Annual operating costs for urban forest management staff are estimated to be around $305,000, along with another $75,000 to 100,000 for capital projects.
One of the goals is to reach canopy coverage of 30 percent in each Port Moody neighbourhood, and the city is developing a 10-year planting program and prioritizing areas with low coverage.
Currently, coverage is only 24 percent in Coronation Park, 27 percent at Inlet Centre and 29 percent at Moody Centre.
The strategy aims to treat the city’s urban forests like any other municipal asset such as roads and drainage systems.
Canopy cover will be tracked in an asset management program, and standards will be created for soils and surface materials to ensure healthy growth.
Port Moody’s 3,707 acres of urban forests provide annual benefits totalling nearly $4 million from sequestering carbon, cleaning air and intercepting rainwater, according to the report.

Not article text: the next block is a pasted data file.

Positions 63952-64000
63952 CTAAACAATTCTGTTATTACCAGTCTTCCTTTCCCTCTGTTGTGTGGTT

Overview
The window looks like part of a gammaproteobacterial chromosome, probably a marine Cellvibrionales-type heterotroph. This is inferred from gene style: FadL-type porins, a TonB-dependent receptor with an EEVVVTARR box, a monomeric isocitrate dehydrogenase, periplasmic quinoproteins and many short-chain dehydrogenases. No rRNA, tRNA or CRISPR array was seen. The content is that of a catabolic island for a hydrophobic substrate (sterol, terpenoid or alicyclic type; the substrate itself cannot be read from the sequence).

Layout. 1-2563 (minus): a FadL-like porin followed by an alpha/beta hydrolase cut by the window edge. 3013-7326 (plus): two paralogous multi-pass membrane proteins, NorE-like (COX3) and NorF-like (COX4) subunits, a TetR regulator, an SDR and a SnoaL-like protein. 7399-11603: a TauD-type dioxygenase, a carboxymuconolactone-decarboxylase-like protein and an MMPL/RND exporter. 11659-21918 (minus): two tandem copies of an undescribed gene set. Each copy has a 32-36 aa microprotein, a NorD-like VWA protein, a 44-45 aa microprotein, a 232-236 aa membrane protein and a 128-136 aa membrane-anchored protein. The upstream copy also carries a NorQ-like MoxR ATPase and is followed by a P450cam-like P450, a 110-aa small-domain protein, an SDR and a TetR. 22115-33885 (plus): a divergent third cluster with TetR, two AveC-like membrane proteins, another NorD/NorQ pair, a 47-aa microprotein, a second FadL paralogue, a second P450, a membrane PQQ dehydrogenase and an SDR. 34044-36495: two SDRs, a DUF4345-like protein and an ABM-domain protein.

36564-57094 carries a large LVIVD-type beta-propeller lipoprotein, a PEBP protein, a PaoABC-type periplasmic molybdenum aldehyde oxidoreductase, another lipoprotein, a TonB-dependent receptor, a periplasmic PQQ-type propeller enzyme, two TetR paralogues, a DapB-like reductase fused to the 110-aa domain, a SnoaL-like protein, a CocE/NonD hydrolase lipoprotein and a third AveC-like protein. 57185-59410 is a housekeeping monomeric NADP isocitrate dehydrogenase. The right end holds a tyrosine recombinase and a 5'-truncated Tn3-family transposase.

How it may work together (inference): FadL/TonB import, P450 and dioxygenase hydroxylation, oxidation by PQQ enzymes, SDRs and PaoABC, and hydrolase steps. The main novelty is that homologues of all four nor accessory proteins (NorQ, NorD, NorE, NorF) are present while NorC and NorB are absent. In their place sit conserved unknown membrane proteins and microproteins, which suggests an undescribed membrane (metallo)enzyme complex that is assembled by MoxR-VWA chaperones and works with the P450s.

Some councillors expressed concern over the time it will take for new bylaws to come into force.
Coun. Haven Lurbiecki noted the strategy says it will take three to five years to update the language in the OCP, when some of the largest development proposals are coming in the near future.
“My point being that it seems very late, it seems too late,” Lurbiecki said. “And climate impacts and heat are (here) now.”
Coun. Amy Lubik agreed, stating the city should try to expedite some of these policies if possible.
While still working under the existing policies, staff said they are attempting to identify where trees need to be protected during development processes.
In the Woodland Park development, for instance, staff said they were able to negotiate having large amounts of wooded areas as park space.
Staff also said if possible, they will implement certain strategy items earlier, adding that several will come up in the next budget review.
Patrick Penner, Local Journalism Initiative Reporter, Tri-Cities Dispatch